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If your car dashboard has a light illuminated that you’ve never seen before, the first step to getting it fixed is knowing what it means. From figuring out warning lights to letting you know how much your car can safely tow, your owner’s manual is there to explain how to deal with all sorts of car-specific questions and issues. This critical document can tell you everything from what viscosity oil your engine needs to the safest areas to attach a tow hook in the event of an accident.
Cars of all vintage should have an owner’s manual, but how and where they’re located can vary by make, model, and model year. Here’s how to find the owner’s manual in your car.
Check the glove box
It almost goes without saying, but a car’s passenger-side glove box is the most traditional location for owner’s manuals. Some cars have special shelves specifically for these books, and most modern cars have them placed within a branded folder.
Always check here first and look for a specific section of the glove box before you close and move on.
Check your car’s on-board telematics system
A growing trend among modern cars is digitized owner’s manuals. This is done to cut down on paper-based resources, boost sustainability, and increase connectivity. If you can’t find a paper book, chances are it’s available through a mobile device - either your smartphone or a tablet.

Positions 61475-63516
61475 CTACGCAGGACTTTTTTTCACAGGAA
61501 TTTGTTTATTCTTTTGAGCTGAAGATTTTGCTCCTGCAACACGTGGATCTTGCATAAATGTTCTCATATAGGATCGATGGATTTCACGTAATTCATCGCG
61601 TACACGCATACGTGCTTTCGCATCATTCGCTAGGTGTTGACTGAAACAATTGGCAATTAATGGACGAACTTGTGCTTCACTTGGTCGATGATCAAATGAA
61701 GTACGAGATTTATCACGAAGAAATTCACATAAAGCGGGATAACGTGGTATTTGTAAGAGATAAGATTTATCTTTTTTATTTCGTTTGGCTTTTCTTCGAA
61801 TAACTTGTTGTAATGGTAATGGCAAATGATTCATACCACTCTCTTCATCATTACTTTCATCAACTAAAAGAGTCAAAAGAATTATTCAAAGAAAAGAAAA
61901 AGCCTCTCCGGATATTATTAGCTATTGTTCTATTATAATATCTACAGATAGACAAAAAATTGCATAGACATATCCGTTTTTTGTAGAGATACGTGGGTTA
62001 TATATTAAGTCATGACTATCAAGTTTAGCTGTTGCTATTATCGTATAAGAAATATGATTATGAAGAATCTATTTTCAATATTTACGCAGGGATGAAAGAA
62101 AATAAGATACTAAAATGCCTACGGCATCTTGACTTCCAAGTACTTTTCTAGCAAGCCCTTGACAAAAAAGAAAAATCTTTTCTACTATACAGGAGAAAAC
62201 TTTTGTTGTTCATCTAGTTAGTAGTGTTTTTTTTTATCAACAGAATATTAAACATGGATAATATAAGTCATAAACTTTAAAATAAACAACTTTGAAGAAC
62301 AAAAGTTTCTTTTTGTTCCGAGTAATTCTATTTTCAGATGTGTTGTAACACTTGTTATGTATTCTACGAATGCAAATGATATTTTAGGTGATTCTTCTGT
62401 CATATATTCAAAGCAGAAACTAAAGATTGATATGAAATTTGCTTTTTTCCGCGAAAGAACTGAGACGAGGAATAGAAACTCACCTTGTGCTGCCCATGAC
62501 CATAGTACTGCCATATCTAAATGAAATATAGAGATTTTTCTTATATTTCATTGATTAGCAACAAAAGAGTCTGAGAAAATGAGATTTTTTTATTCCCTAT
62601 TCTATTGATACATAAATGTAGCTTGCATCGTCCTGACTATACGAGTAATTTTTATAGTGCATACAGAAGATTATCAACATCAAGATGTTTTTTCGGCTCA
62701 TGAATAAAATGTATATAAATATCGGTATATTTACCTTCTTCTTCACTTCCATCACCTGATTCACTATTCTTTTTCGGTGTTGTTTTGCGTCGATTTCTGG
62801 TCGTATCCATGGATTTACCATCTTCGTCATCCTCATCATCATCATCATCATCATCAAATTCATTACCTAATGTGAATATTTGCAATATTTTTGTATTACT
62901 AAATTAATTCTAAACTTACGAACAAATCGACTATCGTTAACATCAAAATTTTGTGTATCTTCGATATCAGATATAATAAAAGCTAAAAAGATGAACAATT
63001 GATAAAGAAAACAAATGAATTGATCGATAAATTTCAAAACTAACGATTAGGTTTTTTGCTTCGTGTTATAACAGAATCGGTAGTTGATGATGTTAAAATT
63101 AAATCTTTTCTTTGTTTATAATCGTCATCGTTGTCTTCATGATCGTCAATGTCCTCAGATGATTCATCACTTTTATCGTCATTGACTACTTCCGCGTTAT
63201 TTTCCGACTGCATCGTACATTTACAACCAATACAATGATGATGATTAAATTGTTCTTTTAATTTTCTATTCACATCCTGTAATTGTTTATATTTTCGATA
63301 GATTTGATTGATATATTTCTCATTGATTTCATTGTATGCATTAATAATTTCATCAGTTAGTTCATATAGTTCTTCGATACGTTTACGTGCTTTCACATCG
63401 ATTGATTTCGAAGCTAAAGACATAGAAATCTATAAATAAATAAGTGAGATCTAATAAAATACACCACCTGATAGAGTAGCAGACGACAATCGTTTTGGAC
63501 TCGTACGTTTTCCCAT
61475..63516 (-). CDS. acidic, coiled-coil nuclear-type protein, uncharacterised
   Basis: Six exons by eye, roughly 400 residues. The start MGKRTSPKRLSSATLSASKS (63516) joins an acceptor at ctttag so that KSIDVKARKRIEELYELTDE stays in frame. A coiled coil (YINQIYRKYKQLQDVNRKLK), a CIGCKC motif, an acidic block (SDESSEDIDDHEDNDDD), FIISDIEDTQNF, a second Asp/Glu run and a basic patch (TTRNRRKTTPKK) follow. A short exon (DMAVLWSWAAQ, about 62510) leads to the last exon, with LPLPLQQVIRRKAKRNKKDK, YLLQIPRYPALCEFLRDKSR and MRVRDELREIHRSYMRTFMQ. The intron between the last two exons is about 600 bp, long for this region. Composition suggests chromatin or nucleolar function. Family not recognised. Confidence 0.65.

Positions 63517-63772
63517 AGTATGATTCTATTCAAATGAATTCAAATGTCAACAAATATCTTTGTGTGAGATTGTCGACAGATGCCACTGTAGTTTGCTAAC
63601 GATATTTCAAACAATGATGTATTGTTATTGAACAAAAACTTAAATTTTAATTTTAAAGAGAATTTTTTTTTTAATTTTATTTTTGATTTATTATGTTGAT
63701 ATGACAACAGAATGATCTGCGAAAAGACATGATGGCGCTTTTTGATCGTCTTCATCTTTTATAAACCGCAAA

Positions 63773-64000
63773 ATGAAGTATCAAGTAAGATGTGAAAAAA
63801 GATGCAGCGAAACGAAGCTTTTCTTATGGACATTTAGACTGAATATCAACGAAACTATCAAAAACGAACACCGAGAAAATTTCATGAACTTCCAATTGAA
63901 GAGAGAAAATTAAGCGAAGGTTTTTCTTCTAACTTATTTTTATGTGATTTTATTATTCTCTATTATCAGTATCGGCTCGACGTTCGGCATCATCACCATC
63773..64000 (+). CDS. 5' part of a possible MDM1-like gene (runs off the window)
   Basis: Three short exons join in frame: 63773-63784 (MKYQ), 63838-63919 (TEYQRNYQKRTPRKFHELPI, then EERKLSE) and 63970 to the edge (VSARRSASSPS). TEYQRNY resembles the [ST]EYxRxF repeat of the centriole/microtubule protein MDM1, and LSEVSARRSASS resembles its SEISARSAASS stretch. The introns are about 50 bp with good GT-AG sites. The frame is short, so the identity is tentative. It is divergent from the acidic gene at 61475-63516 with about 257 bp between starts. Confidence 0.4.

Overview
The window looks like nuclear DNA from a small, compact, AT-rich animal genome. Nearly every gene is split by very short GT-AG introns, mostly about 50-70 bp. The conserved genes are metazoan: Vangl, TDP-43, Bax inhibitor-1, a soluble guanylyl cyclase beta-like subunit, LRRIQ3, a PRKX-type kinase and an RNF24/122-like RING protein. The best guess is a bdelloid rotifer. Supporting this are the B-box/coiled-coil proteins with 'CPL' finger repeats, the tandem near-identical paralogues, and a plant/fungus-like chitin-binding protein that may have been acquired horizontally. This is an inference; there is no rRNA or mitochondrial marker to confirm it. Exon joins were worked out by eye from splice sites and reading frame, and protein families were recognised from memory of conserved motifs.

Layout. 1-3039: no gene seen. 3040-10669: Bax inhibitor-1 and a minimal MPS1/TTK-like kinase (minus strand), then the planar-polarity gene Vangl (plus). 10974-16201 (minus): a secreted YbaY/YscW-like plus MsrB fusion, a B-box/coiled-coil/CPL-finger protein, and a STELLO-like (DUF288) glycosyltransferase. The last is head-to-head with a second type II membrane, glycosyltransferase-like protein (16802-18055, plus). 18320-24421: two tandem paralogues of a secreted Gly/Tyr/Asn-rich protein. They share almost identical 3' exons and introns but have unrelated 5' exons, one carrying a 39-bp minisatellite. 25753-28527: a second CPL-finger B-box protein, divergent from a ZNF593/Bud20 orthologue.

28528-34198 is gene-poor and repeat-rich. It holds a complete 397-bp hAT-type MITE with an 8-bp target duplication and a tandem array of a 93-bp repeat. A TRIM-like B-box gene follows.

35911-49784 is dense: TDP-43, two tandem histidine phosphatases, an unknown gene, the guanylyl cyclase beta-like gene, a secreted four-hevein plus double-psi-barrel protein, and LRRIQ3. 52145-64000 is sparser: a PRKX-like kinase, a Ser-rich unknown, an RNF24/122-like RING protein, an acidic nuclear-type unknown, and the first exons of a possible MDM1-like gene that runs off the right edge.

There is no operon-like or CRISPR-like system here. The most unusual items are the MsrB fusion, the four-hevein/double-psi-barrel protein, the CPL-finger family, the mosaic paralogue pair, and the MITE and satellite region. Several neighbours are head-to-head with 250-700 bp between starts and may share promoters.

If this is the case, chances are also high your car has on-board telematics (such as Ford’s SYNC, Hyundai’s BlueLink, and OnStar), which is a great place to start looking for your manual.
Contact a service representative and ask where you can access your owner’s manual. You’ll download an app to read the manual. If your car doesn’t have on-board telematics but still no paper-based manual, check in the app store on your phone for an automaker-specific application.
Check with the car manufacturer
Automakers can, for certain cars (typically ones no more than 25 years old), supply a copy of your owner’s manual. Many offer owner-specific websites where drivers can download digital copies by entering in their car’s vehicle identification number (VIN). The best way to start is by searching the make of your car along with the phrase “owner’s manual.”
The first result should be a direct connection to the automaker. You can also call your local dealer and try to order a paper manual. This will likely come with a cost however, so keep that in mind.
There is a lot of work involved to maintain a car properly - especially if you want yours to last the distance. Knowing the specific details about your make and model will help you maintain it properly, therefore increasing the life of your car.